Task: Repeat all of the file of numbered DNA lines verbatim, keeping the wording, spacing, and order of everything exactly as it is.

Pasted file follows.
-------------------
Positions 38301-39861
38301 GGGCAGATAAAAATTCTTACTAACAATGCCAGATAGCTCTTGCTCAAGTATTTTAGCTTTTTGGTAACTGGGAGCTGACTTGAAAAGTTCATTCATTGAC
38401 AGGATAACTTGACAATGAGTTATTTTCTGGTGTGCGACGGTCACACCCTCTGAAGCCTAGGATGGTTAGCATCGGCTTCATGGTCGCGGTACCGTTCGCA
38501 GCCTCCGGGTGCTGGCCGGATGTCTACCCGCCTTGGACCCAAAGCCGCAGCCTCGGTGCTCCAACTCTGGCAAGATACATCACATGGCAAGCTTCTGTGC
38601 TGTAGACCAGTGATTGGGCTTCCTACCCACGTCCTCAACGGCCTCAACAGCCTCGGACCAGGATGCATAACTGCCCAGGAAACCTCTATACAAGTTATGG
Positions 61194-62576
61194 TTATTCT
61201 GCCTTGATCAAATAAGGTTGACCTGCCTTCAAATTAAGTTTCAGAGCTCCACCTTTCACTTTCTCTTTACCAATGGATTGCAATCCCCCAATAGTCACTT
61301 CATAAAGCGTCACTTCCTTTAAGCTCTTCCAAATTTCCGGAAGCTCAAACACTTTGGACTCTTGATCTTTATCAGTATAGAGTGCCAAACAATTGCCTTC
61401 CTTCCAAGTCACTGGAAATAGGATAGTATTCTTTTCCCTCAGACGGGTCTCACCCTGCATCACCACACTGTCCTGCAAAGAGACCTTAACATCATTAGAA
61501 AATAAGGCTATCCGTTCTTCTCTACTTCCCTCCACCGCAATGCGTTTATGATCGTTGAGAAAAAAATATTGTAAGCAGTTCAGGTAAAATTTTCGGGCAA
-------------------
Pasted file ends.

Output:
Positions 38301-39861
38301 GGGCAGATAAAAATTCTTACTAACAATGCCAGATAGCTCTTGCTCAAGTATTTTAGCTTTTTGGTAACTGGGAGCTGACTTGAAAAGTTCATTCATTGAC
38401 AGGATAACTTGACAATGAGTTATTTTCTGGTGTGCGACGGTCACACCCTCTGAAGCCTAGGATGGTTAGCATCGGCTTCATGGTCGCGGTACCGTTCGCA
38501 GCCTCCGGGTGCTGGCCGGATGTCTACCCGCCTTGGACCCAAAGCCGCAGCCTCGGTGCTCCAACTCTGGCAAGATACATCACATGGCAAGCTTCTGTGC
38601 TGTAGACCAGTGATTGGGCTTCCTACCCACGTCCTCAACGGCCTCAACAGCCTCGGACCAGGATGCATAACTGCCCAGGAAACCTCTATACAAGTTATGG
Positions 61194-62576
61194 TTATTCT
61201 GCCTTGATCAAATAAGGTTGACCTGCCTTCAAATTAAGTTTCAGAGCTCCACCTTTCACTTTCTCTTTACCAATGGATTGCAATCCCCCAATAGTCACTT
61301 CATAAAGCGTCACTTCCTTTAAGCTCTTCCAAATTTCCGGAAGCTCAAACACTTTGGACTCTTGATCTTTATCAGTATAGAGTGCCAAACAATTGCCTTC
61401 CTTCCAAGTCACTGGAAATAGGATAGTATTCTTTTCCCTCAGACGGGTCTCACCCTGCATCACCACACTGTCCTGCAAAGAGACCTTAACATCATTAGAA
61501 AATAAGGCTATCCGTTCTTCTCTACTTCCCTCCACCGCAATGCGTTTATGATCGTTGAGAAAAAAATATTGTAAGCAGTTCAGGTAAAATTTTCGGGCAA